"The Long-Term Impact of the Earned Income Tax Credit on Children’s Education and Employment Outcomes"    with Kathy Michelmore

  • Journal of Labor Economics (October 2018, vol. 36, no. 4, pp. 1127-1163)

  • Abstract: Using 4 decades of variation in the federal and state Earned Income Tax Credit (EITC), we estimate the impact of exposure to EITC expansions in childhood on education and employment outcomes in adulthood. Reduced-form results suggest that an additional $1,000 in EITC exposure when a child is 13–18 years old increases the likelihood of completing high school (1.3%), completing college (4.2%), and being employed as a young adult (1.0%) and earnings by 2.2%. Our analysis reveals that the primary channel through which the EITC improves these outcomes is increases in pretax family earnings.

  • Ungated version here

  • Media: Medium / Biden Forum, Brad DeLong


“The Rise of Working Mothers and the 1975 Earned Income Tax Credit”

"Unintended Consequences? More Marriage, More Children, and the EITC"

  • Presentations: 2018: Society of Labor Economists, Research and Evaluation Conference on Self-Sufficiency; 2017: International Institute of Public Finance, National Tax Association

  • Abstract: The EITC provides a ``marriage bonus'' to some couples but a ``marriage penalty'' to others: the average incentive is theoretically ambiguous, has changed over time, and existing empirical evidence has been mixed. The EITC also encourages some households to have more children but others to have less. Using over 30 years of household panel data, I find that federal and state EITC expansions increase marriage and fertility, and decrease non-marital cohabitation. These results imply that some estimates in the EITC literature may be biased, since endogenous switching from unmarried to married or increasing fertility would violate the stable-group-composition condition required by difference in differences.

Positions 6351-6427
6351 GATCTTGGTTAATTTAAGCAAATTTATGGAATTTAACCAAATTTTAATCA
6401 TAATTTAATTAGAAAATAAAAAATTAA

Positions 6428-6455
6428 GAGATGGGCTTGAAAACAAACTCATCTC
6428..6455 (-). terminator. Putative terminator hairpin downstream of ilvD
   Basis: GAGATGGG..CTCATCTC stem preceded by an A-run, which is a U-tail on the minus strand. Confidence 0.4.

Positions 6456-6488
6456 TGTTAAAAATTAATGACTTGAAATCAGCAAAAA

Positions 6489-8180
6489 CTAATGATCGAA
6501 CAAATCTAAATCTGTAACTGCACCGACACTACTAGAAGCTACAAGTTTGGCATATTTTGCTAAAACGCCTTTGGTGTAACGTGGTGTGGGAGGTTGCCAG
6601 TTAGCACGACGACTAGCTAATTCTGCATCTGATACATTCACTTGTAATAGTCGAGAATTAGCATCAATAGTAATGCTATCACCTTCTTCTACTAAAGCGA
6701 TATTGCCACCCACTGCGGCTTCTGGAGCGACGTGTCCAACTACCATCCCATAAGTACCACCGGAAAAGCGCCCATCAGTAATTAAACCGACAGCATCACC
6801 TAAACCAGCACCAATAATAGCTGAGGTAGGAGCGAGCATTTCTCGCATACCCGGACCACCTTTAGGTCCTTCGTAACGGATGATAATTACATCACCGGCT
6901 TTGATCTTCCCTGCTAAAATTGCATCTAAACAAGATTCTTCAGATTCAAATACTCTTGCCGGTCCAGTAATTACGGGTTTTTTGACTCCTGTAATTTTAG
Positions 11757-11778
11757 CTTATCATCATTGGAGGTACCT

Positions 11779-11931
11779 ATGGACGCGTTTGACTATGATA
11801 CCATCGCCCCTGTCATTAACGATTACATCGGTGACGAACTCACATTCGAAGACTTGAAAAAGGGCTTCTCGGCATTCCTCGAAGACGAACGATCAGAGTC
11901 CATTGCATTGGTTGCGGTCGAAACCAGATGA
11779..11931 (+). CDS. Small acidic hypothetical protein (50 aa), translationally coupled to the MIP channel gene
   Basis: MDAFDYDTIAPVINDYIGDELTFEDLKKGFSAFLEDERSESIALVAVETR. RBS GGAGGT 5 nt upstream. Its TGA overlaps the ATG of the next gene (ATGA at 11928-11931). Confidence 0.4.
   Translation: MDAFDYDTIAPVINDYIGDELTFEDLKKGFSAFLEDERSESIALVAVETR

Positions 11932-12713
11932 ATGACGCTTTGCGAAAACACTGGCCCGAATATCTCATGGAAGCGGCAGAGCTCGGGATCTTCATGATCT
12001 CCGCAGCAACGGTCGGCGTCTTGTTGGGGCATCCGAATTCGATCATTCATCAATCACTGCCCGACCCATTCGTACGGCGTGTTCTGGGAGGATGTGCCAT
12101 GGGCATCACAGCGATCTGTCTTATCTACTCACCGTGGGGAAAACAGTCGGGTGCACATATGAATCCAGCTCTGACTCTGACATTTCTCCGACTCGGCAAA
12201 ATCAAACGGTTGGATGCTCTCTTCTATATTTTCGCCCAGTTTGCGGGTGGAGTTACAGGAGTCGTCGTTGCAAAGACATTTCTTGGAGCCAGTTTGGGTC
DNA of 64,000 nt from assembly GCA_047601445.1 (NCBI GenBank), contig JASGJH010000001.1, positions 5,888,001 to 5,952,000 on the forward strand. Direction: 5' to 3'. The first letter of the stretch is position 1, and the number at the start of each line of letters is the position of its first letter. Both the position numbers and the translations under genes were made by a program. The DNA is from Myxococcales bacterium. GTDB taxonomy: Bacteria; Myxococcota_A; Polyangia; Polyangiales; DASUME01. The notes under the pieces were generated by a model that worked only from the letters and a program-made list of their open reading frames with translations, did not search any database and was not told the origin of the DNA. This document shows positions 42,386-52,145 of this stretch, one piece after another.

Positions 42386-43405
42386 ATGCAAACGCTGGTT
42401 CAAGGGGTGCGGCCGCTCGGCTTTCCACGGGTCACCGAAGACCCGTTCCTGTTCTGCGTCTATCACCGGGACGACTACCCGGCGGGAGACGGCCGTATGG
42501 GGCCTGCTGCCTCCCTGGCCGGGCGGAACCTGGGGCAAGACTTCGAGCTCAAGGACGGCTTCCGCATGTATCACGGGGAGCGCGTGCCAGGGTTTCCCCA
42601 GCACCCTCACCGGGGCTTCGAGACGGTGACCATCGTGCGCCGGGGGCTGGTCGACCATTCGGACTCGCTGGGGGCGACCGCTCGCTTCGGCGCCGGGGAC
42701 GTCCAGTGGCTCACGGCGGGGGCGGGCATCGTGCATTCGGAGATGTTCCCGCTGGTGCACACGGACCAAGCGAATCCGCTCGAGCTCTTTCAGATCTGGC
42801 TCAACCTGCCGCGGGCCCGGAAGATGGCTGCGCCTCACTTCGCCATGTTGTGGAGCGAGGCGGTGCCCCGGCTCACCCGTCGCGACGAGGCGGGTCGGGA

“Does the EITC Pay for Itself?” with Maggie R. Jones

  • Presentations: 2018: University of Michigan, University of Chicago Harris School of Public Policy (scheduled), University of Wisconsin (scheduled), University of Southern California (scheduled), University of Texas at Austin (scheduled), National Tax Association (scheduled), Association for Public Policy Analysis & Management (scheduled), Annual Conference of the Federal Statistical Research Data Centers, Columbia University, International Institute of Public Finance

“Public Policy and Time Spent Between Mothers and Children” with Lance Lochner
“Time Use Among Full-Time Workers and the Gender Wage Gap” with Yana Gallen
“Does the EITC Help or Harm Rural America? Evidence from Migration” with Dan Black
“The Role of the Earned Income Tax Credit in the Narrowing of the Gender Wage Gap”
“How Much of the Gender and Racial Wage Gap Can Be Explained by Discriminatory Attitudes?”
“The 1964 Civil Rights Act and Black-White Outcomes: 50 Years Later”

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